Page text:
Using screwdrivers as scrapers, we gently removed as much as we could and vacuumed up the rest. This engine was supposedly a good running engine when the was rolled, but before I stuck it in the I wanted to verify all was well - removing and installing an engine is a non-trivial exercise. The four-speed automatic transmission was not available with the V-6 engine. The local Ford dealer was about as useless as they come - the rings are a discontinued item and they can't even guarantee they will fit. At this point I was far enough along to get out my spiffy new Ford oil pump priming tool, dump some oil into the engine, and prime the engine with a hand drill to see if it had any oil leaks. There are some pieces for the throttle linkage and such I could mess with at this point, but not much else really needs to be done before it's ready to go into the truck.
The oil pan, valve covers, lower intake manifold, and heads all got the same treatment. That might be a place to start if you do it yourself. At that point I knew the cam had to come out so I could remove the remnants of the busted lifter. Parts Gathering and Machine Shop Work Next up is gathering parts for the basic rebuild of this motor. The diagrams in the factory manual were elusive at first, and even when found, they did not show the plastic supports.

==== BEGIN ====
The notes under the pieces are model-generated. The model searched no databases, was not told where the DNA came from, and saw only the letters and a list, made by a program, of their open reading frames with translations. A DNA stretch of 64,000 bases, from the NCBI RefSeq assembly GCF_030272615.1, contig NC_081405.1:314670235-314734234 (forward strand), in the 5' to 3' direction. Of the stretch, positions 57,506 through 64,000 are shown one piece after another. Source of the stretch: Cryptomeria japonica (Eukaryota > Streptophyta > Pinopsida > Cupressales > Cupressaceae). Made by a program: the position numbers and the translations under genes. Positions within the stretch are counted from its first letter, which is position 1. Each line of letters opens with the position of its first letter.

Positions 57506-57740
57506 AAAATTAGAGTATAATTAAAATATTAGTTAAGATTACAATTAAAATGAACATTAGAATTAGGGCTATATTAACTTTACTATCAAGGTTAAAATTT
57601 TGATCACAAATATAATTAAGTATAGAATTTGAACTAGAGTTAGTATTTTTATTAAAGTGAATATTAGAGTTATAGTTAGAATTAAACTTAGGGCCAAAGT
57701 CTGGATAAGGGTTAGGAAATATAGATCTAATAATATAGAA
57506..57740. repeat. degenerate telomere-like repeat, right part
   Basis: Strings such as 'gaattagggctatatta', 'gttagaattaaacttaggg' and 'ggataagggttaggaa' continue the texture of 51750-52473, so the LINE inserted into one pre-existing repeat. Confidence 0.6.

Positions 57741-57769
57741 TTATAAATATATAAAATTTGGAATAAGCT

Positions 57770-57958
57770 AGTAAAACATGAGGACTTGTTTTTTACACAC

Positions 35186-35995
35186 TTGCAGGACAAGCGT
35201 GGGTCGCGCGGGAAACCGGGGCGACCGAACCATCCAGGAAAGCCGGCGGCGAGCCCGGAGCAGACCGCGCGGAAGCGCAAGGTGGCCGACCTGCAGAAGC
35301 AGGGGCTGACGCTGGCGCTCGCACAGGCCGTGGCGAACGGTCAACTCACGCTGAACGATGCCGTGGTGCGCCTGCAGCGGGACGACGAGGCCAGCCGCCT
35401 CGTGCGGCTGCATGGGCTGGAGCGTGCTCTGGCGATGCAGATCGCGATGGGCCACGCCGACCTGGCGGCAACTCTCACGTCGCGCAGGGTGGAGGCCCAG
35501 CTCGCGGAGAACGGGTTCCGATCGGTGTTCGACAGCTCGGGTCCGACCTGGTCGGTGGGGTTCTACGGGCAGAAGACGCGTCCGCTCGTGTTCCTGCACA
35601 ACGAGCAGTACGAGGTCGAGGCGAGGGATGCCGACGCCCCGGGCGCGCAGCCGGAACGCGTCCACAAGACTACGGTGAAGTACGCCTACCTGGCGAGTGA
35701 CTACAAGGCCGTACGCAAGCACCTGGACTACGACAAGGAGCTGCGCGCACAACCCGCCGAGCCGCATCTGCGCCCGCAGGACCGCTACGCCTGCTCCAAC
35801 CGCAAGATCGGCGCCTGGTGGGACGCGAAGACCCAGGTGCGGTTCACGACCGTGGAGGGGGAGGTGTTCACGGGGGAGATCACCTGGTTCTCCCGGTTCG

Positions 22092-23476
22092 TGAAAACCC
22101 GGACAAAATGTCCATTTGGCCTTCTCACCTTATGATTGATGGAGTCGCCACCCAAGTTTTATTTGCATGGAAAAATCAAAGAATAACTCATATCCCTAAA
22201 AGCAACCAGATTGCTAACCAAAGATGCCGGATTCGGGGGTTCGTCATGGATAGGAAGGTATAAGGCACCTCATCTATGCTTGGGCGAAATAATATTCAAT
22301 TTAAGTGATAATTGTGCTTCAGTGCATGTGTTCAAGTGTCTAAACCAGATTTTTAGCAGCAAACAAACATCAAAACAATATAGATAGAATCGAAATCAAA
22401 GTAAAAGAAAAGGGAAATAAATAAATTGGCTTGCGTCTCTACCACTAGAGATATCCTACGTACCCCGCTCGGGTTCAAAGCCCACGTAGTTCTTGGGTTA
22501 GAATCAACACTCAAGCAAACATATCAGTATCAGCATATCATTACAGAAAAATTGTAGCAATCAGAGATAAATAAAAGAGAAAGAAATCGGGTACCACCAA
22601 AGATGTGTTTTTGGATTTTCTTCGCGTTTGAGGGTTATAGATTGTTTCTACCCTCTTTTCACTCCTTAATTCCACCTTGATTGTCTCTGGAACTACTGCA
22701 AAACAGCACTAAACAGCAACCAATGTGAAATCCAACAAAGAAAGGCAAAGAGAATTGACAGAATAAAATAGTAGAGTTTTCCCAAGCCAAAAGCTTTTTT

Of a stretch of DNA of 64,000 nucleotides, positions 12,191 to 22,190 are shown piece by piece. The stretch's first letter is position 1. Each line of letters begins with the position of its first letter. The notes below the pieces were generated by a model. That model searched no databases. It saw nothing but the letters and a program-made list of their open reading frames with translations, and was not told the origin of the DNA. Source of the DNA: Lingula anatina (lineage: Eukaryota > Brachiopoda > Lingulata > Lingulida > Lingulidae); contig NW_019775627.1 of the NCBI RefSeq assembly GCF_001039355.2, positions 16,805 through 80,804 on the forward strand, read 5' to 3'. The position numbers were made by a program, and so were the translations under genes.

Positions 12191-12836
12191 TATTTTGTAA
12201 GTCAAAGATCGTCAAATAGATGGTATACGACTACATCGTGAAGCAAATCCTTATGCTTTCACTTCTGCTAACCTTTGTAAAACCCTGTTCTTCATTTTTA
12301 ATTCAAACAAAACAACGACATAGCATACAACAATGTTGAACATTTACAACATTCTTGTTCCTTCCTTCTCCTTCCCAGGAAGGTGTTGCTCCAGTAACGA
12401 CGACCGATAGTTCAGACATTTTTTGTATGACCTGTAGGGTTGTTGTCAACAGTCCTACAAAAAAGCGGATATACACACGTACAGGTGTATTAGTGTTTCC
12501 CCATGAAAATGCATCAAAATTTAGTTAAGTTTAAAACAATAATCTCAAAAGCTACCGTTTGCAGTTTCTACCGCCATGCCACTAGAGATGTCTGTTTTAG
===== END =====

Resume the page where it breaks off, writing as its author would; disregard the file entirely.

The gaskets I already had from the teardown step, and the paint I got a my local parts store. In addition to the lifter valley, I also painted the sections of the heads that overhung the lifter valley to help prevent sludge from gaining a foothold there. I then installed the new rear main seal and the harmonic balancer - after the balancer was cleaned and painted. Suffice to say it went well and I got eight clean and reconditioned injectors to put into the motor. The bearings were worn into the copper, but not gouged, scarred, or damaged - it looked like a typical high mileage motor that was tired but would have run fine for a while. The clutch alignment tool came in the clutch kit I bought. They did dribble sand while being moved around, and will need a more thorough cleaning before they are installed onto the engine.